For what its worth, having done it this way for 2 years, we're moving entirely to BA for math next year.

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We use Saxon and BA as a supplement for my oldest.  Basically I assign all our Saxon as normal, but Friday is Beast Academy math day.  So he does BA for an hour instead of Saxon.  This could end up being a whole bunch of pages, or maybe just a problem or two, depending on what it is.  You do need the guide and the practice book to make it worth your time.  The practice books are where they learn that sometimes you have to think about a math problem for a really long time and that is normal. :)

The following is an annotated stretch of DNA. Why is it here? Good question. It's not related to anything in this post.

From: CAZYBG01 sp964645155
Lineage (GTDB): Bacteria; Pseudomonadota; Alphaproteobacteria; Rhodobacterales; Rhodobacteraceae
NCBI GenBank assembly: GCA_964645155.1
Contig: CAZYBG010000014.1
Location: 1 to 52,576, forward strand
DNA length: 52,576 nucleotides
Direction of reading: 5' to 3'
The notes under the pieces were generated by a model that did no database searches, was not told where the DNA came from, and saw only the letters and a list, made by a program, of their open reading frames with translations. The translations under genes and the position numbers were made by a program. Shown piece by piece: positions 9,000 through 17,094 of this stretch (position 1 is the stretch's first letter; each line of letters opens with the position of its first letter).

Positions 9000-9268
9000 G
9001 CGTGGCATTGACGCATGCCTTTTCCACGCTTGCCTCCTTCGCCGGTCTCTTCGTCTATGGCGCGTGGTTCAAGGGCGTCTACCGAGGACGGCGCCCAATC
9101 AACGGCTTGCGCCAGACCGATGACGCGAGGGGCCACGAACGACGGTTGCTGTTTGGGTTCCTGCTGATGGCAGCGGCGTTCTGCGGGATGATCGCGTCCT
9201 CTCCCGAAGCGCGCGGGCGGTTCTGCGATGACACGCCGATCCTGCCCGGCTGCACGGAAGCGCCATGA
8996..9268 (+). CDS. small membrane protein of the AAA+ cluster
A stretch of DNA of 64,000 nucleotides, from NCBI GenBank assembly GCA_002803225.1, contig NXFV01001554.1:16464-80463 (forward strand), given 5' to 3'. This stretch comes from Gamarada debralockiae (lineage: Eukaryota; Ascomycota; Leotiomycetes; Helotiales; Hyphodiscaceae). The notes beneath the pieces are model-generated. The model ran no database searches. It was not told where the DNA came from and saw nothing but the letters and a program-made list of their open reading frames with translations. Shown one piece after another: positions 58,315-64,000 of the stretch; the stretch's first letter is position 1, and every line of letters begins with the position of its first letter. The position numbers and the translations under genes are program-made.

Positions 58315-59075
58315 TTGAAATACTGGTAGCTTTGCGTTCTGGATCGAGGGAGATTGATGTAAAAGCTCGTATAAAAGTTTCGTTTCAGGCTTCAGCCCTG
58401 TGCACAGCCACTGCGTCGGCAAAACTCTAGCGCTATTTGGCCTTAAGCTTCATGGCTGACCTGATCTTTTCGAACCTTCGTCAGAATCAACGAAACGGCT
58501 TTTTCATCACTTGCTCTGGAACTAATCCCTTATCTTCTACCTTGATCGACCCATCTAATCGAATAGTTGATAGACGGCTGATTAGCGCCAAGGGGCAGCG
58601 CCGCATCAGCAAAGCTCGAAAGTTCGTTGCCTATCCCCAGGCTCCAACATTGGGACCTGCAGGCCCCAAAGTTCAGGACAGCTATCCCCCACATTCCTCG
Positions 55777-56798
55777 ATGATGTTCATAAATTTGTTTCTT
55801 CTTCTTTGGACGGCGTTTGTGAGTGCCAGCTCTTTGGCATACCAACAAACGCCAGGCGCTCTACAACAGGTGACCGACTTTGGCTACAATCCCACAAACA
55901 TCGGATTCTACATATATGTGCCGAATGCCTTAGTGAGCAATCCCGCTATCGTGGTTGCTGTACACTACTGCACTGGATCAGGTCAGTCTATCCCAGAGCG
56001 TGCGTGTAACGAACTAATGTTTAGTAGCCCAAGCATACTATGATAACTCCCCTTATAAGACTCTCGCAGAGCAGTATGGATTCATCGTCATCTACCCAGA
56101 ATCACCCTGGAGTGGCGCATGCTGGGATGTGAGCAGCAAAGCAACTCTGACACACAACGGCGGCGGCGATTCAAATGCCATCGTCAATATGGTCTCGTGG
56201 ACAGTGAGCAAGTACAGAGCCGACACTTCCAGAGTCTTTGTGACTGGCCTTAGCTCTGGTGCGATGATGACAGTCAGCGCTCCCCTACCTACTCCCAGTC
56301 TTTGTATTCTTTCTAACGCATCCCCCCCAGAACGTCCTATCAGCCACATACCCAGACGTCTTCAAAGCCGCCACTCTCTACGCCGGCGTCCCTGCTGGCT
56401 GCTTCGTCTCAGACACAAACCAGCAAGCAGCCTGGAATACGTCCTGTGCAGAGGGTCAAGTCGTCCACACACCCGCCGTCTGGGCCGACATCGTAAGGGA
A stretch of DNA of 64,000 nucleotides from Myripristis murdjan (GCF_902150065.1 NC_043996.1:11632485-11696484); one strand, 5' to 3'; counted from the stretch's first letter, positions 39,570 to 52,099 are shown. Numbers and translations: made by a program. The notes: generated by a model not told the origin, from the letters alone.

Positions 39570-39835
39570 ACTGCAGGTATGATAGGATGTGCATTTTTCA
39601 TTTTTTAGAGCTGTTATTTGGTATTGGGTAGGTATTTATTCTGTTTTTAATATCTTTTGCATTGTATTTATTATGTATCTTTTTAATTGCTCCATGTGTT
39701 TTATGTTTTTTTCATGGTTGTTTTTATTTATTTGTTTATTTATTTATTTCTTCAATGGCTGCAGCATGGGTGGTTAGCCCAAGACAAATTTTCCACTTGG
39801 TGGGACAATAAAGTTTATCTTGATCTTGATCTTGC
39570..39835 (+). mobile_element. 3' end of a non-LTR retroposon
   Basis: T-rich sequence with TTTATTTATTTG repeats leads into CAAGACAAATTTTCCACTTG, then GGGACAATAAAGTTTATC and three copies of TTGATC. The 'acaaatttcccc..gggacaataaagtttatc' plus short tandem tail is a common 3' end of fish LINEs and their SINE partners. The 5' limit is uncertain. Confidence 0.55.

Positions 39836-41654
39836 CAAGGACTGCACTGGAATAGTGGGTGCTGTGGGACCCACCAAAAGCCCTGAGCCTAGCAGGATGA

We've slowly worked through all of level 3 in BA this way, even though he's advanced in Saxon.  Since the way BA presents math is so different, the levels of the books don't really correspond to grade level, IME.

 

For what its worth, having done it this way for 2 years, we're moving entirely to BA for math next year.

 

I always see BA mentioned here and have never looked at it until last night and it looks amazing!!  My rising 4th grade DD is starting Saxon 6/5 next year.  She has just finished up ABEKA 3, which is why we are going to 6/5. 

 

Saxon has more variety in problem presentation than ABEKA and more focus on mental math, but I like the looks of BA for more strategies and conceptual thinking.  

 

Did you find you got behind in Saxon?  I guess that isn't an issue since she is technically a year ahead anyway.  And since she has NEVER done anything like this, starting at 3A is probably a good idea, huh?  Even looking at the placement tests, it seems like just putting her there would be good.  

 

Thanks!!